Give Robert Gates credit for willingness to acknowledge the obvious.

At the Senate Armed Services Committee’s confirmation hearing for President Bush’s nominee to replace consistently surreal Secretary of Defense Donald Rumsfeld, Michigan Democrat Carl Levin asked:”Do you believe that we are currently winning in Iraq?”

“No, sir,” replied Gates.

Levin, the Democrat who next month will take over as chairman of the committee, praised Gates’s admission that the war has not gone well “a necessary fresh breath of reality that is so needed.”

Unfortunately, the former director of the Central Intelligence Agency was not ready to fully embrace reality.

When asked how long he thought the U.S. would maintain a military presence in Iraq, Gates said there would have to be “some presence” in Iraq for “a long time.”

That’s not an encouraging stance, as Massachusetts Senator Edward Kennedy made clear in the most pointed questioning of the hearing. Kennedy, who voted against the nomination of Gates to head the CIA in 1991, has said he will keep an open mind about the current nomination, but he has correctly pointed out that “More of the same failed policy that depends on an open-ended commitment of our military will not bring America closer to victory. It will not stop the violence, and it will not protect our national security interests.”

Perhaps the most meaningful questioning of the day came from West Virginia Senator Robert Byrd, who asked whether Gates thought the measure that passed Congress empowering the President to respond to the September 11, 2001, attacks on the World Trade Center and the Pentagon or the 2002 resolution authorizing the President to use force against Iraq would empower Bush to attack Iran or Syria.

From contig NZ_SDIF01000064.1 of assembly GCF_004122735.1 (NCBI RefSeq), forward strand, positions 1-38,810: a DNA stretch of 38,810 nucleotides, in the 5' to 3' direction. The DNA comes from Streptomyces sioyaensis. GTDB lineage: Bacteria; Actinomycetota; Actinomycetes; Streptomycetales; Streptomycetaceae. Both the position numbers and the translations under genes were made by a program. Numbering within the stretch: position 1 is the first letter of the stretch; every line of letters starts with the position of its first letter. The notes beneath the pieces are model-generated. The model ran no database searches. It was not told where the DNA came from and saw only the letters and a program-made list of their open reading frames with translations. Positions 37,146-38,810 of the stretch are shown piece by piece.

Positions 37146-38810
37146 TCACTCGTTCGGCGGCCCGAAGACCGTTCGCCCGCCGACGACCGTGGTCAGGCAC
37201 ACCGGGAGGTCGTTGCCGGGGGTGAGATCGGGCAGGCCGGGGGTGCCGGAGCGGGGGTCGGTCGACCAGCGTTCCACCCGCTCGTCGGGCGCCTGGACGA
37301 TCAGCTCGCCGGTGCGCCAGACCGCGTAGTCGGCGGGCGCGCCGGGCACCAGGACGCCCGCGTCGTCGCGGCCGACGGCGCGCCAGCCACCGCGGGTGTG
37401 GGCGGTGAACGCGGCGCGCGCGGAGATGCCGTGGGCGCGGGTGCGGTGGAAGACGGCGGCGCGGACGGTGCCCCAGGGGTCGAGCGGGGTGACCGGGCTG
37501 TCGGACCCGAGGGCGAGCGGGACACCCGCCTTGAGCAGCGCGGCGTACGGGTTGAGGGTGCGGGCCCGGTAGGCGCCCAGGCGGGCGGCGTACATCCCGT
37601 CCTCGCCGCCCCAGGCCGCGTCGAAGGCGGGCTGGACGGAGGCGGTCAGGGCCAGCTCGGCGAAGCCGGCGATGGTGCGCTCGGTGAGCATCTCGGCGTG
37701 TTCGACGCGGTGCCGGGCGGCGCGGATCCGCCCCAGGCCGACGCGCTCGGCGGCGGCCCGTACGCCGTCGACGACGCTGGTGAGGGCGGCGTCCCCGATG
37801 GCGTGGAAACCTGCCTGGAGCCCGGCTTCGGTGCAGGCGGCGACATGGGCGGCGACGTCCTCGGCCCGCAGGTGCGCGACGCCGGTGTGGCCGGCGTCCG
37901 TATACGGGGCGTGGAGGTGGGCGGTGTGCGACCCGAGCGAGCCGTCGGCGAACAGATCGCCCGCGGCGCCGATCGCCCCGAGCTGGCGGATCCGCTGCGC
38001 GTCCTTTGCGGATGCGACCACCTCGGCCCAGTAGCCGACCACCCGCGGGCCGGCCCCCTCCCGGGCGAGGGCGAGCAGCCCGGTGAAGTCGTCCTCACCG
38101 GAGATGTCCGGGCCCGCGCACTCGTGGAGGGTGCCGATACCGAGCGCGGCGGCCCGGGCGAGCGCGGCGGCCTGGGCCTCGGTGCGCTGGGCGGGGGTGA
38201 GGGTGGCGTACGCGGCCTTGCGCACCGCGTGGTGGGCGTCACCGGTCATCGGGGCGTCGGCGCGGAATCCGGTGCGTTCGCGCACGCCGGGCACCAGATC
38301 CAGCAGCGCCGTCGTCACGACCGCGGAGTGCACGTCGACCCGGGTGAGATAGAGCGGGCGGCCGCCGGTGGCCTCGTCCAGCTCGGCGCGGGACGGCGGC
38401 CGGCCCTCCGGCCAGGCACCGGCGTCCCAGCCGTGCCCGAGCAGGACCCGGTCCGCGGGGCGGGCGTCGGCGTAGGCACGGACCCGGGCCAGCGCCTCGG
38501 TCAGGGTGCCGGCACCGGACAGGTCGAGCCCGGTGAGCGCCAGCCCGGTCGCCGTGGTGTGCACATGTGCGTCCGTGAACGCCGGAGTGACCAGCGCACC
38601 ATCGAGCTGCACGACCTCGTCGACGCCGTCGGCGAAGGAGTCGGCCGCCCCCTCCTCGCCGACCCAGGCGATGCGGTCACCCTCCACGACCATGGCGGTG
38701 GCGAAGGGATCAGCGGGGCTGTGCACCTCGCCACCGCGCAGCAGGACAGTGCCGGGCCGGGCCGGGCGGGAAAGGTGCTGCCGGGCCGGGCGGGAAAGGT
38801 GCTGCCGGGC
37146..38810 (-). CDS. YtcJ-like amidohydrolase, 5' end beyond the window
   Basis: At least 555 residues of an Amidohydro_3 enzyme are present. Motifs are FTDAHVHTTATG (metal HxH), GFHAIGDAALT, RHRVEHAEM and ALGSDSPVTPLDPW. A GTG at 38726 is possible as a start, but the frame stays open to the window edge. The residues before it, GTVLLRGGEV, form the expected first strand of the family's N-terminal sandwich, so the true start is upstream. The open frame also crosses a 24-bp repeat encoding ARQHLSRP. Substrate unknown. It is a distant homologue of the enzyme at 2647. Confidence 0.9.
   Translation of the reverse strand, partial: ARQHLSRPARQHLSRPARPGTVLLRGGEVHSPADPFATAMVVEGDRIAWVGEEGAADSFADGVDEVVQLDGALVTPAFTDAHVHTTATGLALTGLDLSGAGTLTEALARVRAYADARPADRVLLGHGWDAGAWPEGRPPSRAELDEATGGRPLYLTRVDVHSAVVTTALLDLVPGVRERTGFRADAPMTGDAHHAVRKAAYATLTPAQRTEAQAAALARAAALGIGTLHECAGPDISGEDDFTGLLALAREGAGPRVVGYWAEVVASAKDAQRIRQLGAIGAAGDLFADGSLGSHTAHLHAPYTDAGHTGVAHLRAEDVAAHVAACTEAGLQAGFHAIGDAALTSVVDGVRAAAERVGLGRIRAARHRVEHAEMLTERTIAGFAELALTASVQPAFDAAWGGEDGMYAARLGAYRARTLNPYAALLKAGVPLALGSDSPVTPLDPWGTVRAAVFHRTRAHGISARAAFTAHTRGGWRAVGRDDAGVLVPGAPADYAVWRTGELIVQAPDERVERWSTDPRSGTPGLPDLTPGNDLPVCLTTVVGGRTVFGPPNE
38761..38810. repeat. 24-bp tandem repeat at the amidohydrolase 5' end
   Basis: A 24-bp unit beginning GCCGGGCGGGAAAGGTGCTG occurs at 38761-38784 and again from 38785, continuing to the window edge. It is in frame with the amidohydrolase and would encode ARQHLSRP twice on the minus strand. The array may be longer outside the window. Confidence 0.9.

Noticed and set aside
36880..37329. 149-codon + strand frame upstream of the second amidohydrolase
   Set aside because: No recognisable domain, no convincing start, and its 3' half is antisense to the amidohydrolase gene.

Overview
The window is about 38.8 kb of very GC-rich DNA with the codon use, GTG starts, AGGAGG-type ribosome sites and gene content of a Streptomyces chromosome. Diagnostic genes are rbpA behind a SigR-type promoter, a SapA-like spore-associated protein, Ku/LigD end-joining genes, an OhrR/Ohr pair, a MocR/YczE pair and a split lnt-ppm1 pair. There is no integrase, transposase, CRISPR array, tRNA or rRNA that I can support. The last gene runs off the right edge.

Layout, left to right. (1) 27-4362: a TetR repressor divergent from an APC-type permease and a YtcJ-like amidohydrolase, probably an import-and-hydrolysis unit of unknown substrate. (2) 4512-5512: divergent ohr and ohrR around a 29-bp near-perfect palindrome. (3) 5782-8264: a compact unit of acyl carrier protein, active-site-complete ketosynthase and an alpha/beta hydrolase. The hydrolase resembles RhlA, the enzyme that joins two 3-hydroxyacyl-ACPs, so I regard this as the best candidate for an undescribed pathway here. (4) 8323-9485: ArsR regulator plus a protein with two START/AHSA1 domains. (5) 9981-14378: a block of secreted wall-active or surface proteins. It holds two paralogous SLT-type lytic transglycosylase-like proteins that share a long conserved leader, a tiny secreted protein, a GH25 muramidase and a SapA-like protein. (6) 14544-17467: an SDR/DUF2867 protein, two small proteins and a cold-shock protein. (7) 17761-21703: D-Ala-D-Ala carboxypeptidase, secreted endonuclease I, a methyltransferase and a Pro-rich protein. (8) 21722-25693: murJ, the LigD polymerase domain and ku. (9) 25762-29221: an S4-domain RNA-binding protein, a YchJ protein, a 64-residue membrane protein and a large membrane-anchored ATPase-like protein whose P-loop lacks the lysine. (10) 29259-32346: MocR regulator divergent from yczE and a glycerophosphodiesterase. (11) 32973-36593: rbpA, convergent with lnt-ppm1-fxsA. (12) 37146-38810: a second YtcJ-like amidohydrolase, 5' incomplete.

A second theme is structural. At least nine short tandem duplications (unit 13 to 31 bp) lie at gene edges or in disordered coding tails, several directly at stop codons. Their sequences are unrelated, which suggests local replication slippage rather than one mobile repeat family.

“To the best of my knowledge,” Gates replied, “I do not believe so.”

When Byrd asked the nominee whether a US attack on either Iran or Syria would intensify violence in Iraq and lead to more US deaths, Gates said, “Yes, sir, I think that’s very likely.”

Let’s save the tape of that response.


John Nichols’ new book, THE GENIUS OF IMPEACHMENT: The Founders’ Cure for Royalism has been hailed by authors and historians Gore Vidal, Studs Terkel and Howard Zinn for its meticulous research into the intentions of the founders and embraced by activists for its groundbreaking arguments on behalf of presidential accountability. After reviewing recent books on impeachment, Rolling Stone political writer Tim Dickinson, writes in the latest issue of Mother Jones, “John Nichols’ nervy, acerbic, passionately argued history-cum-polemic, The Genius of Impeachment, stands apart. It concerns itself far less with the particulars of the legal case against Bush and Cheney, and instead combines a rich examination of the parliamentary roots and past use of the “heroic medicine” that is impeachment with a call for Democratic leaders to ‘reclaim and reuse the most vital tool handed to us by the founders for the defense of our most basic liberties.'”

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